It’s a heavy hitter among minerals. Calcium keeps your bones strong—and helps you avoid the debilitating consequences of osteoporosis, or porous bones. It also plays an important part in how your body functions, affecting hormones, muscles, nerves and your heartbeat.
Since your body doesn’t manufacture calcium, it’s important to take in the mineral from your diet. Unfortunately, many of us don’t get enough calcium. That takes a toll on the body, causing calcium to be leeched from bones, leaving them weaker and more prone to fracture.
The National Academy of Sciences recommends a daily intake of 1,200 milligrams (mg) of calcium for adults over 50. By splitting your daily intake into several smaller doses (500 mg or less) a day, your body will absorb calcium more efficiently. Getting enough vitamin D helps, too. Adults ages 51 to 70 need 10 micrograms (mcg) of vitamin D a day. People over 70 need 15 mcg a day. Some medications may interfere with calcium absorption, so ask your doctor how much calcium you need.
The calcium-rich food sources in the box below can help you augment your meal plans. Refer to nutrition labels for exact amounts of calcium per serving.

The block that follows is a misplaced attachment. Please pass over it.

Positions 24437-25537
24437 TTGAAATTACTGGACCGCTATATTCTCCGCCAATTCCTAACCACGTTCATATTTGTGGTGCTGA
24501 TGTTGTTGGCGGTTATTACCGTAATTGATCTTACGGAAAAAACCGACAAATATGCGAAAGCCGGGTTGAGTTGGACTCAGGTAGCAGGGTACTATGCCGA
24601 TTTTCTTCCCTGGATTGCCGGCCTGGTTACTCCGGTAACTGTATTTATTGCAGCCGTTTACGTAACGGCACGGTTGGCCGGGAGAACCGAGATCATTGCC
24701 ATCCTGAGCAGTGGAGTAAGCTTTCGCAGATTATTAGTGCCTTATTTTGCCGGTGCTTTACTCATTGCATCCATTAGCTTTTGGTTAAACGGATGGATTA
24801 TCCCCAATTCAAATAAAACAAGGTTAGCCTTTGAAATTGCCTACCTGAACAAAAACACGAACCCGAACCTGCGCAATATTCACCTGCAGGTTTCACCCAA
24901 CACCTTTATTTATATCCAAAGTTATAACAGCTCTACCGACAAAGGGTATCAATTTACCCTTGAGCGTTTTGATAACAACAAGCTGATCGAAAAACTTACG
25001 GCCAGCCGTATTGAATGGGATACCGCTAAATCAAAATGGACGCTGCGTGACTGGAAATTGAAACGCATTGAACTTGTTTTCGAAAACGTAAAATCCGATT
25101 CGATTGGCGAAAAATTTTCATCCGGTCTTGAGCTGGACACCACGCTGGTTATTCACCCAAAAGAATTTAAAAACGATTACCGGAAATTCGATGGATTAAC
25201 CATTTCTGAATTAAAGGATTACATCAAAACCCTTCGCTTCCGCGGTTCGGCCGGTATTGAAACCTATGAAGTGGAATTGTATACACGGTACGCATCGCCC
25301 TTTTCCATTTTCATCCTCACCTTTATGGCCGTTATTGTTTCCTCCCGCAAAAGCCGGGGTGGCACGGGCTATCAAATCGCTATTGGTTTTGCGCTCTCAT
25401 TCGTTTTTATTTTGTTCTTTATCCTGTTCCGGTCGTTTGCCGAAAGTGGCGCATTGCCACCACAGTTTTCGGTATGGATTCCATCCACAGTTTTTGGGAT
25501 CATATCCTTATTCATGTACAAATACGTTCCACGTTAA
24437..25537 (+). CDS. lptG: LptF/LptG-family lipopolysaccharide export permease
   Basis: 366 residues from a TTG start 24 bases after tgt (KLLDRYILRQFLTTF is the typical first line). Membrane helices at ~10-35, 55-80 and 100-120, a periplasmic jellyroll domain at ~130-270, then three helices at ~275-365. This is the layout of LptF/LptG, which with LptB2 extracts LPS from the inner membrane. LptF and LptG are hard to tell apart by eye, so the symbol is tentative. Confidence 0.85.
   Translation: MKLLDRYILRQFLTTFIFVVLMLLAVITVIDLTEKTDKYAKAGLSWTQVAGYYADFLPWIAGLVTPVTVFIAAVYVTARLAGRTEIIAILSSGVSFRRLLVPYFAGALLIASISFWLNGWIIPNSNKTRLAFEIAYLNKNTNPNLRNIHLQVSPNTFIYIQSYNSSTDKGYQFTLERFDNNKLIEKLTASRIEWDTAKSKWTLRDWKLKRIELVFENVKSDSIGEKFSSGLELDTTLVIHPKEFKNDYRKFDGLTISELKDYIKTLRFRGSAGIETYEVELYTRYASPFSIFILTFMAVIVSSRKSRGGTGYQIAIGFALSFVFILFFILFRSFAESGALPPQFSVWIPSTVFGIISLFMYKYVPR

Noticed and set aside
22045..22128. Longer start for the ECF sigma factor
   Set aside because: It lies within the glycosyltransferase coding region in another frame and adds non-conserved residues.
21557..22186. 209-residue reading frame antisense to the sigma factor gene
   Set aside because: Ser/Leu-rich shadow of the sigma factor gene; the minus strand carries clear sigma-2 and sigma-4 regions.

If you’re one of the many Americans who experiences bloating, gas and diarrhea from consuming dairy products, you can still get your calcium. Consider these options:
- Try lactase enzymes, which help you digest the milk sugar that can cause digestive problems. Look for pills or dairy products with lactase enzymes added.
- Cook up more nondairy sources of calcium. Include kale and collard greens, canned salmon with bones, tofu, almonds and dried beans.
- Take calcium supplements as the label directs; some work best when taken with a meal.
- Enjoy calcium-fortified foods, such as orange and cranberry juices, waffles, breads, hot and cold cereals, soy and rice milk or hot cocoa mixes.